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Cybersecurity is often an elaborate medieval fortress, with firewalls and passwords and other types of static defenses that keep the criminals at bay by simply not allowing them inside a computer system. Although this is how cybersecurity was done for decades, it simply doesn’t work anymore, and I’m going to tell you why it doesn’t work and what people have been doing instead.

First, passive defense, such as filtering spam emails, filtering inbound network traffic, and properly configuring access controls, is difficult to get right all the time. To stave off all attacks, they must be adequately implemented 100% of the time. However, that is simply too high of a standard for most companies to uphold.

While defenders need their passive defenses working all the time, an attacker only has to be right one time. They have to find that one vulnerability and your defenses come crashing down like a house of cards.

Secondly, the passive defense doesn’t work well against certain kinds of attacks, which is the best example of phishing. Phishing, rather than a technology-based attack, instead attacks the emotions.

Active defense involves doing more to prevent these attackers, a common method being leaving honeypots. Honeypots are fake servers filled with fake assets or credentials that are strategically placed to lure hackers in. Since you know that no one uses that honeypot server for anything legitimate if you get any alerts from the honeypot you know that an attacker is lurking. This is just one form of active defense, there are many more ways to practice active defense out there. And let me clarify that active defense is not hacking back, where people will try to get their stolen information back by attacking the offender. Hacking back often hurts other victims and not the attacker and can land you in trouble with the law.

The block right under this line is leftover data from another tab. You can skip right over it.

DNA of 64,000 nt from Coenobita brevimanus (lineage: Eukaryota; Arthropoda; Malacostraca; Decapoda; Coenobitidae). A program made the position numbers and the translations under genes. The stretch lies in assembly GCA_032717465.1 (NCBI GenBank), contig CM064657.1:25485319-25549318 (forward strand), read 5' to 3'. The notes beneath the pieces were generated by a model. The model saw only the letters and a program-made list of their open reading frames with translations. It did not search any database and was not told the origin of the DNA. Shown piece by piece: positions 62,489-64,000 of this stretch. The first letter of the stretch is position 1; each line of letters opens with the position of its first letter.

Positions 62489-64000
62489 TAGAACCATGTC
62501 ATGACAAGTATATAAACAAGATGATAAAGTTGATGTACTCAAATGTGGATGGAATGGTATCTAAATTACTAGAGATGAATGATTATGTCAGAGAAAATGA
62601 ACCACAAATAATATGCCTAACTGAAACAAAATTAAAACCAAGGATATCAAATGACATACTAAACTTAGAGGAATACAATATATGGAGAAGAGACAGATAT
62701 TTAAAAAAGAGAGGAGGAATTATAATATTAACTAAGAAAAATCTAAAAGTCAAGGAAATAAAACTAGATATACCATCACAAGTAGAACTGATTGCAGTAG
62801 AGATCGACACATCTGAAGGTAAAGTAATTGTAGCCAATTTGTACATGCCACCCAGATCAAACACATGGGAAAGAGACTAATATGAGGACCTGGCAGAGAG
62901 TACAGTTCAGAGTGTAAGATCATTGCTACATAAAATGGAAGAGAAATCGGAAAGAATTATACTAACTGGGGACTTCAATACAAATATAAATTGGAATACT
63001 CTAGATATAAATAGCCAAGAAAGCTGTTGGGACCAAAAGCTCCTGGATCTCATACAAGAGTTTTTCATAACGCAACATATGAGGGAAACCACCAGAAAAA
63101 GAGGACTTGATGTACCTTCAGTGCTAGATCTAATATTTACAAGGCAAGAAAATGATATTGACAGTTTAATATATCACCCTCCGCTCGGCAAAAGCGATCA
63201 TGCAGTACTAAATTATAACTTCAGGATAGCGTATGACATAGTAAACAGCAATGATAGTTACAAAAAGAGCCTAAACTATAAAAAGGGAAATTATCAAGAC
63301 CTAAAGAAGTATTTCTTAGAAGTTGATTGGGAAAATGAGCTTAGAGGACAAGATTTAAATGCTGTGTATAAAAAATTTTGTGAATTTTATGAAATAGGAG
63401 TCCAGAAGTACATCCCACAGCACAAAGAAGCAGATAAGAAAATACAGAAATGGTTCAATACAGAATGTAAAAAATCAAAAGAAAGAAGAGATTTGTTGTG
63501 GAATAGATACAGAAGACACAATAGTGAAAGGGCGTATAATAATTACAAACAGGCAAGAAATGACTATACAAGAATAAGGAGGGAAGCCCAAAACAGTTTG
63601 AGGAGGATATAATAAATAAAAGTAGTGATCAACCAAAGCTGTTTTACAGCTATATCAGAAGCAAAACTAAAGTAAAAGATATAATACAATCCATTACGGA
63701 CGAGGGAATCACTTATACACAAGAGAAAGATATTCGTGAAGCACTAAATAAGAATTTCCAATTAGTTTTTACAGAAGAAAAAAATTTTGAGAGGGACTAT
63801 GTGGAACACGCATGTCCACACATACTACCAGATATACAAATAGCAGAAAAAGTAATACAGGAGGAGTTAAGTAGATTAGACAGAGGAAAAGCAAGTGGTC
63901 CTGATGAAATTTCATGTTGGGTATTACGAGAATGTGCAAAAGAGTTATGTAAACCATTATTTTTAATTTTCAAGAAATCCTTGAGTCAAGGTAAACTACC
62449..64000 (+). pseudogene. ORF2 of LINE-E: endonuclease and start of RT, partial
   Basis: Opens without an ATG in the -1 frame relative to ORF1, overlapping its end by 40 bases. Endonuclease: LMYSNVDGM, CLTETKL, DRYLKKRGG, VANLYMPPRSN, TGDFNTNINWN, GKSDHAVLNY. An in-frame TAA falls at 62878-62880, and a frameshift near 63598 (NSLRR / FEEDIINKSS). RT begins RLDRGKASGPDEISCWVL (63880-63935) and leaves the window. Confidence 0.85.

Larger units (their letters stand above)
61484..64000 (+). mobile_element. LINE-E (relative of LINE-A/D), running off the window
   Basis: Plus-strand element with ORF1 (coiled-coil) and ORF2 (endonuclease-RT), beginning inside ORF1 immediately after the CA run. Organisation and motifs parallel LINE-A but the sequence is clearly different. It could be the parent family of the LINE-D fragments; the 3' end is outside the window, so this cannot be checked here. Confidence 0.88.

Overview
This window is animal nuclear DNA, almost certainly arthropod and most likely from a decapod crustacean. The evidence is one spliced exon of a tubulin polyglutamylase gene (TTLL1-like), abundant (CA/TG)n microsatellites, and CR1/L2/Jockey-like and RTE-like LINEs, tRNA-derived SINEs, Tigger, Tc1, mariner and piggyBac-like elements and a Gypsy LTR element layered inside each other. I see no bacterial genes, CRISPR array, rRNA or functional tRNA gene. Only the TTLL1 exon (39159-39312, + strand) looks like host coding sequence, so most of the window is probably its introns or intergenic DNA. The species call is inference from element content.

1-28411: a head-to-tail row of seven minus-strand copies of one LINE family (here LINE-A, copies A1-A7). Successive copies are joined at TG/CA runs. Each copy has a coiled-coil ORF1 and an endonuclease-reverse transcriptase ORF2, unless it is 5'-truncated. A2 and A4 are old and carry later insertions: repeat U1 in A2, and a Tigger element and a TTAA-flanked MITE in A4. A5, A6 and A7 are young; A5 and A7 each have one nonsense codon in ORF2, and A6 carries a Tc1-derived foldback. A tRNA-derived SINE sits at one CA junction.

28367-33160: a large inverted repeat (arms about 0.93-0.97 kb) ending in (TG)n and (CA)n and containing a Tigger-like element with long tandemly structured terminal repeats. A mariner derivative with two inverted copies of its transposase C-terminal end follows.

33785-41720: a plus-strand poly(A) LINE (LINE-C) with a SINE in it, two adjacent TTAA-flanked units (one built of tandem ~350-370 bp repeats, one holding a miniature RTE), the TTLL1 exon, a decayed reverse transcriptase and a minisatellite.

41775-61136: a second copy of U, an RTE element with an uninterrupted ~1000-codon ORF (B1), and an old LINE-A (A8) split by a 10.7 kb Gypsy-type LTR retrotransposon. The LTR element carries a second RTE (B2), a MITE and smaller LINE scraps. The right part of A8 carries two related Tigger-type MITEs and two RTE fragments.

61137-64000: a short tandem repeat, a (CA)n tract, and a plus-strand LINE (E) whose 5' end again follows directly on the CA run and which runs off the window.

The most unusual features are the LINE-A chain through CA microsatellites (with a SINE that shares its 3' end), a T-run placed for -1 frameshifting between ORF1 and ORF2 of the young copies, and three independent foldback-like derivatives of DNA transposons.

For example, attackers can use computers belonging to large companies to steal your information, then store it on servers in those companies. So, if you go to retrieve your files and cause damage on the way you would not be damaging the attacker but instead, a person that had no idea their computer was being used to steal your information.

In conclusion, passive defense and hacking back lay on opposite sides of a spectrum. Active defense lays somewhere in the middle and is the most effective way to protect your sensitive information in the modern-day. That’s all I wanted to talk about for this short topic, I’ll see you all next time.

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